Designers to showcase collections after their mentorship
Youngsters also worked with Deon Redman in two-month programme
Five young designers will get a chance to showcase their creations in a room full of fashion bigwigs on Saturday after their two-month mentorship with designers David Tlale and Deon Redman.
These hand-picked designers chosen among hundreds of potential mentees, formed part of The Fashion Lab project and were taught firsthand the business of fashion – from the perfect seam to creating a brand that speaks to one’s strength and handling the business side of fashion. The event will be hosted at the South African Creative Industries Incubator.
The lucky five were chosen by Tlale after he saw potential in their designs.
“Eersterust in Tshwane became our chosen place because we noticed that nothing has been done in that area in the aspect of fashion. We saw it important that we start finding gems in these hidden places and communities that not many people pay attention to because it is important that we start advocating for the clothing and textile industries from these communities,” said Tlale.
The internationally acclaimed designer said he was approached at the beginning of this year to mentor these avid creators and to stage classes. The classes covered the dos and don’ts of fashion, building a cohesive collection and featured intense interaction with Tlale. He said the vision is to uplift and upskill designers in all facets of the fashion industry.
“Mentoring young people, as this current generation of fashion creators, is our only way to advocate for this industry. Nobody can do it for us if we don’t. Nobody can change the game if we don’t.
“These talented five are proof that once you nourish and train the talent, like we are doing and will continue to do so, we can produce business people who will later grow the industry and employ others.
“Almost 20 years ago when I started my business – I remember very well that I did my internship for two months with a designer named Julian in Rosebank. Post that there weren’t many programmes that would mentor young designers unless you yourself went out and asked for mentorship," he said.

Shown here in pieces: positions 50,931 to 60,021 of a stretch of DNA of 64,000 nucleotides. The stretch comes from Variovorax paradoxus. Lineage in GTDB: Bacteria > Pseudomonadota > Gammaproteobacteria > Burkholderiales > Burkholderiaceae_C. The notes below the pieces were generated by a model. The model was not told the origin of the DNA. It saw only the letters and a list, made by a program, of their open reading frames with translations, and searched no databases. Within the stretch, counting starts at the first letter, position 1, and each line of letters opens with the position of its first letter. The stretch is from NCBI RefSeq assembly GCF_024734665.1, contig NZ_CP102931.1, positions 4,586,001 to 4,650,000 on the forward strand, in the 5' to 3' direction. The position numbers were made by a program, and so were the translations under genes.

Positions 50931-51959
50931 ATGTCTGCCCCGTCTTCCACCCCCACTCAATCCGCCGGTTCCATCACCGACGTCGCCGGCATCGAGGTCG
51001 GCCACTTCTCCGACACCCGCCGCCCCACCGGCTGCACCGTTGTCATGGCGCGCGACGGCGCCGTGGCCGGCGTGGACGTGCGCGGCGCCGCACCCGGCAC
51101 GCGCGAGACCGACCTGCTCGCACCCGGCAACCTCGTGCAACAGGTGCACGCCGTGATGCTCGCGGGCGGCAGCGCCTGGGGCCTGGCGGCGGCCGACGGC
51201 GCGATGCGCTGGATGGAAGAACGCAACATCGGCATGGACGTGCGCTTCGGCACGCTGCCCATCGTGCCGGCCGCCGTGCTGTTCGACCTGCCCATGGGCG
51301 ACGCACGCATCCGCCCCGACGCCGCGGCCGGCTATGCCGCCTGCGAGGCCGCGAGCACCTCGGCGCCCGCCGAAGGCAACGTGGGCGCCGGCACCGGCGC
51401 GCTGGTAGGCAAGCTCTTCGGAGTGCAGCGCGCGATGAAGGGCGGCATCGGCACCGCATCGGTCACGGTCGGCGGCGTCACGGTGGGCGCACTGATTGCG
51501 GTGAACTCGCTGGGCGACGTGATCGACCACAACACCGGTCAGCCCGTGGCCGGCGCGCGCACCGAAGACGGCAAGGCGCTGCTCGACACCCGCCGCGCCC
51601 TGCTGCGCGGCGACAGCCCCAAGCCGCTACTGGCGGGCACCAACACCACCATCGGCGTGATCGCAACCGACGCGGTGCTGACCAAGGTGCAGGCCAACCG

“That is why it is important as a community to do so because our industry doesn’t affirm or even guarantee employment but it can only guarantee job creation. So, it is important that we keep inspiring and training or mentoring young designers," said Tlale.
He said that after 1994 the fashion industry started producing grand names like Sun Goddess, Stone Cherry, Maxhosa and Thula Sindi and many other designers who started to understand the business side of fashion.
Apart from the wealth of experience gained during their intense sessions, one promising designer will win a three-month internship at the House of David Tlale, which is supported by the incubator programme.
Dikeledi Thelma, 27, is one of the five designers who will be presenting five looks that have been carefully curated by Tlale and Redman.
Thelma, a self-taught designer, started her journey in fashion in 2014 and said in just two months she has learnt expertise that has equipped her to rebuild her business.
“This mentorship programme came just as I was confused with where my brand was going. I had, in fact, told my clients that when 2021 ends, I would not be taking orders from them,” said Thelma. She said Tlale has boosted her confidence.
“David was so hands-on with us and would go over and above giving us extra classes that were not on our schedule. I think when we started, we really thought everything would be simple, we go in and make clothes only but what we are walking out with are business minds to run proper businesses. We have learnt about time management and principles that we sometimes overlook. As a self-taught designer, I have a newfound understanding of the industry," she said.
Speaking about her line, Thelma said it was inspired by her great-grandmother who will be her icon for the event. “My whole collection is centred around her and what she represented,” she said.
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